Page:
November 15, 2012 11:18:22 AM
Sarah Fowler - firstname.lastname@example.org
For more than 20 years, Hydeia Broadbent has been telling her story of living with AIDS.
Broadbent, 28, has been traveling the country since she was six years old, helping educate people about what it means to live with HIV.
On Wednesday, her travels brought her to the Nissan Auditorium on the Mississippi University for Women campus, where she shared her story with students.
Broadbent was born with the disease, but was not diagnosed with AIDS until she was 3. Her biological mother passed HIV to her in childbirth. When her adopted parents got the diagnosis, they decided to let their daughter tour the nation in an effort to put a face to the disease that was rapidly killing thousands of people at the time.
At the time, most people associated HIV and AIDS only with homosexuality. Broadbent was a living example that the disease went far beyond the homosexual community. In turn, she feels she has helped change public perceptions.
At age 7, she appeared with Magic Johnson, an athlete who publicly announced he, too, was living with HIV, on a Nickelodeon special to talk to kids about the disease. She also appeared on the Oprah TV show and spoke at the Republican National Convention in 1996.
Broadbent spoke of how advancements in modern medicine have saved her life. When she was diagnosed, the doctors did not expect her to live past the age of 5. Now, 23 years later, Broadbent said she is a walking testament that you can live with AIDS.
However, she was quick to note that the disease is still a complicated and dangerous illness that can control your life.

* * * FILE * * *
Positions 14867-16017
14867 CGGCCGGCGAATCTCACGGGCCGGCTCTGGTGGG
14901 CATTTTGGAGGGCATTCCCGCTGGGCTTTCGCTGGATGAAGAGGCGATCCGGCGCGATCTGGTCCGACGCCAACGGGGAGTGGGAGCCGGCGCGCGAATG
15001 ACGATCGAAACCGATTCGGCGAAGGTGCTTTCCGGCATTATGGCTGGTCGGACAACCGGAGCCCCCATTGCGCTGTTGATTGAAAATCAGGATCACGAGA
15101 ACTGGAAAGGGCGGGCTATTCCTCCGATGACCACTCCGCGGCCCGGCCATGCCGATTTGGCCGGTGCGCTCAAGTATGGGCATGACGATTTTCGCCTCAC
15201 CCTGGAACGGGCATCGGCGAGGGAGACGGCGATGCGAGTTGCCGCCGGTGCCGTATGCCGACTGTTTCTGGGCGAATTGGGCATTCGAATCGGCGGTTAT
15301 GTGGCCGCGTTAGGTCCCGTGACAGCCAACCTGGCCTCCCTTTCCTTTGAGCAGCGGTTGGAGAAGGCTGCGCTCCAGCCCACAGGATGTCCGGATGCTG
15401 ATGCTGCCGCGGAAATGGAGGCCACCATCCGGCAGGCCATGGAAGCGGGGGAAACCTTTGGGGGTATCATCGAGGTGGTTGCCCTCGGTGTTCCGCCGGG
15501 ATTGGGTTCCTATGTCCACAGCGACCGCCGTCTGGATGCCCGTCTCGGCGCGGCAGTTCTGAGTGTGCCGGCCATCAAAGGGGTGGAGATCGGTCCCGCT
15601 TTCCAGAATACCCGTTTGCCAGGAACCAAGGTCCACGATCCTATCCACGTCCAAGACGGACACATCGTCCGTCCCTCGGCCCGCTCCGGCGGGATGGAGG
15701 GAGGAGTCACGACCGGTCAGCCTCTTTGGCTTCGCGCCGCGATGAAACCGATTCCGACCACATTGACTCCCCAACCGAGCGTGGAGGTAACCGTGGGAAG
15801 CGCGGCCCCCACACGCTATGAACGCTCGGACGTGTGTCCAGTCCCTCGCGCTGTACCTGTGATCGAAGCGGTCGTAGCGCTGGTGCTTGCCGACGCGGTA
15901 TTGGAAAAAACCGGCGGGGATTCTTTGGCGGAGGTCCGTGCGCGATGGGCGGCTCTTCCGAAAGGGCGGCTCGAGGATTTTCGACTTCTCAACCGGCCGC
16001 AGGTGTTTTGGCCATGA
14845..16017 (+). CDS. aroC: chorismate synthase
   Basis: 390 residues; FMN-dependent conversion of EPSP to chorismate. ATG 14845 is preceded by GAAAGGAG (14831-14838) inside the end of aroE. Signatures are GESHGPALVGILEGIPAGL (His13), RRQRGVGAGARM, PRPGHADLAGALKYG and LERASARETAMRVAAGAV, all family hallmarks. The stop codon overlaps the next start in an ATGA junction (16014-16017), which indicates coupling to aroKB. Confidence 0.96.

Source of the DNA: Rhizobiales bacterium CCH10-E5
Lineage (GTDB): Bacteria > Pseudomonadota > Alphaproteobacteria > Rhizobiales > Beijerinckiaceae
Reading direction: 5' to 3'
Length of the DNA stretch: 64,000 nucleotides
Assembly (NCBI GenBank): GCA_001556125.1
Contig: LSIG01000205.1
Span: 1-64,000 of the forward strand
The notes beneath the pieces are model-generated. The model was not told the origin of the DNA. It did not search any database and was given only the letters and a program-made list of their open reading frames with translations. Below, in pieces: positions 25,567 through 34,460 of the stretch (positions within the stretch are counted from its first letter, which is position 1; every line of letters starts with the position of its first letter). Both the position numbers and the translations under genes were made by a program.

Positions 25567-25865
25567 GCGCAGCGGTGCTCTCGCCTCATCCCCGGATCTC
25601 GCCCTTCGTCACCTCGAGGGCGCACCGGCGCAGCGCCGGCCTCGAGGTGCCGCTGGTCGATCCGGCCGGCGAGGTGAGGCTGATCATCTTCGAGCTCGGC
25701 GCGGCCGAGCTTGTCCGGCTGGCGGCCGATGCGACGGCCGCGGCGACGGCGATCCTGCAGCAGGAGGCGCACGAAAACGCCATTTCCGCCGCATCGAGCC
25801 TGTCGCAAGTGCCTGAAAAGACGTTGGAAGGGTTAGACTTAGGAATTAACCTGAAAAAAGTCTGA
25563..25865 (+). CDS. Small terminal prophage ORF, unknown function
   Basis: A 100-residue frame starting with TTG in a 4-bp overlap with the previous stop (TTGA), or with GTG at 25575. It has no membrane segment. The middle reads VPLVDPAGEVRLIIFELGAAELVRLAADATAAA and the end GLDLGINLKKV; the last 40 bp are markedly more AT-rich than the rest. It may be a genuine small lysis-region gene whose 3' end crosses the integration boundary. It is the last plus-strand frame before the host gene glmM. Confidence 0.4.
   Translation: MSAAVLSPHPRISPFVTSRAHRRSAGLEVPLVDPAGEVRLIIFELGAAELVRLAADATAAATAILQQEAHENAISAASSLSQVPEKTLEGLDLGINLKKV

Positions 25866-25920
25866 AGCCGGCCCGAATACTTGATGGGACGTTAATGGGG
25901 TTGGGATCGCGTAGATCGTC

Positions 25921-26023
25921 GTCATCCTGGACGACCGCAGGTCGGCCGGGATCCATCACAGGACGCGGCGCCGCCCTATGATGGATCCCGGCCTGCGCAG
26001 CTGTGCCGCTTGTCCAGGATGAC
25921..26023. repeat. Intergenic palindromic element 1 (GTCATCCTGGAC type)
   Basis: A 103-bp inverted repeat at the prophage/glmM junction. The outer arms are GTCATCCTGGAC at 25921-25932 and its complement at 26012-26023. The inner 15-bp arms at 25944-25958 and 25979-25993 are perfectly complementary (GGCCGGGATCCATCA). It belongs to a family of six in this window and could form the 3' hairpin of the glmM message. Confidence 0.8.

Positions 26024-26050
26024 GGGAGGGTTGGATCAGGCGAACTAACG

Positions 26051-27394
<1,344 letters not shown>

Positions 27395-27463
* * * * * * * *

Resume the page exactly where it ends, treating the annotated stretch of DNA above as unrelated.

"Once you contract HIV, there is no going back," she said. "It may not be a death sentence anymore but it's a life sentence."
Broadbent encouraged the MUW students to talk with their partners about getting tested for sexually transmitted diseases before they have sex.
"HIV is 100-percent preventable," she noted.
Broadbent also urged to students to practice safe sex by being in a monogamous relationship and always using a condom.
In an effort to put a dollar value on the cost of the disease, Broadbent told the students her medicine alone cost $5,000 a month.
While she is taking her medication, Broadbent said her disease has potential complications that could easily affect her health.
"It's not as easy as popping a pill," she said.
The disease impacts life on all levels, she said.
"It affects you mind, body and soul,'' Broadbent said. "I'm 28 and I'm still not use to it."
As part of HIV Prevention Week, students can get tested for HIV on the MUW campus today until 4 p.m.
Sarah Fowler covers crime, education and community related events for The Dispatch.